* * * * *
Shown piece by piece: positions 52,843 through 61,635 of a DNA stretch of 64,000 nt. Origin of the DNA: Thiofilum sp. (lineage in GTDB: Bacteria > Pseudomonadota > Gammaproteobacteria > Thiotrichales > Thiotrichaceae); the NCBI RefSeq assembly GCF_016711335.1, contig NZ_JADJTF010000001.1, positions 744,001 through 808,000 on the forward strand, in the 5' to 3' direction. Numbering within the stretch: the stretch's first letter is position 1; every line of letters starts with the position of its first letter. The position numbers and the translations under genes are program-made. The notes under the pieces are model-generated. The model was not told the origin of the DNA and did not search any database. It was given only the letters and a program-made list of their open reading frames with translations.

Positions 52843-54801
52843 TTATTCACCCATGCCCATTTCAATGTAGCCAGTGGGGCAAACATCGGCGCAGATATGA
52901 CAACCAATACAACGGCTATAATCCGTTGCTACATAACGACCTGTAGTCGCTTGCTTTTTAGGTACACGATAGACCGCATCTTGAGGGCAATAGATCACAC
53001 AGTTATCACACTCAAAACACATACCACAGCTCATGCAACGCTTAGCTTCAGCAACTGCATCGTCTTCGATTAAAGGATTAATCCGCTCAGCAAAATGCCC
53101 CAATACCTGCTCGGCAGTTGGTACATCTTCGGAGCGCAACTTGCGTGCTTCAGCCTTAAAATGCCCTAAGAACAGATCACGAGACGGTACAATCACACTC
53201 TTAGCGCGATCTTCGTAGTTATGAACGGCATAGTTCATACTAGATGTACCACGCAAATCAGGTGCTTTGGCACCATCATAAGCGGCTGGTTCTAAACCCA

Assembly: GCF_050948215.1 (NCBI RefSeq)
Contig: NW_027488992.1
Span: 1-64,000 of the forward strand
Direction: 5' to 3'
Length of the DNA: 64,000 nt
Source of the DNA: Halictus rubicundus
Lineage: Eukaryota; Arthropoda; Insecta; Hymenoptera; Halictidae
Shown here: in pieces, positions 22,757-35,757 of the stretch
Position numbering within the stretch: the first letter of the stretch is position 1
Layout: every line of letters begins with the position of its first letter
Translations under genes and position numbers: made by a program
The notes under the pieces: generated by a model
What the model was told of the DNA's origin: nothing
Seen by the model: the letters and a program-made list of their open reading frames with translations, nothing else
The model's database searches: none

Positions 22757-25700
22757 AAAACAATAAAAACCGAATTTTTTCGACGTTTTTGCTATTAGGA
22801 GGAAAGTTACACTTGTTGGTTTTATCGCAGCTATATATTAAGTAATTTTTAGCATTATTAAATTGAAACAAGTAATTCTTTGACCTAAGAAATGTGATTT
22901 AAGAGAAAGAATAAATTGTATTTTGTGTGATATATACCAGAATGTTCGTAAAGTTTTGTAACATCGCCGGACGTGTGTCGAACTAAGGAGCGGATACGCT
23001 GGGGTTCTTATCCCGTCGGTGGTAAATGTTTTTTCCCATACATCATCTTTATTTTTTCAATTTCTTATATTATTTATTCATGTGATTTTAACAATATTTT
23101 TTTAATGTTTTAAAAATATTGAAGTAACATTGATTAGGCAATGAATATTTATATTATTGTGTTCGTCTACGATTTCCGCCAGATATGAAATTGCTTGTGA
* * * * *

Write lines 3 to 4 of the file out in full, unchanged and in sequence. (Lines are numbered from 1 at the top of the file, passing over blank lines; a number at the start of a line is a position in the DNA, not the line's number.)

52843 TTATTCACCCATGCCCATTTCAATGTAGCCAGTGGGGCAAACATCGGCGCAGATATGA
52901 CAACCAATACAACGGCTATAATCCGTTGCTACATAACGACCTGTAGTCGCTTGCTTTTTAGGTACACGATAGACCGCATCTTGAGGGCAATAGATCACAC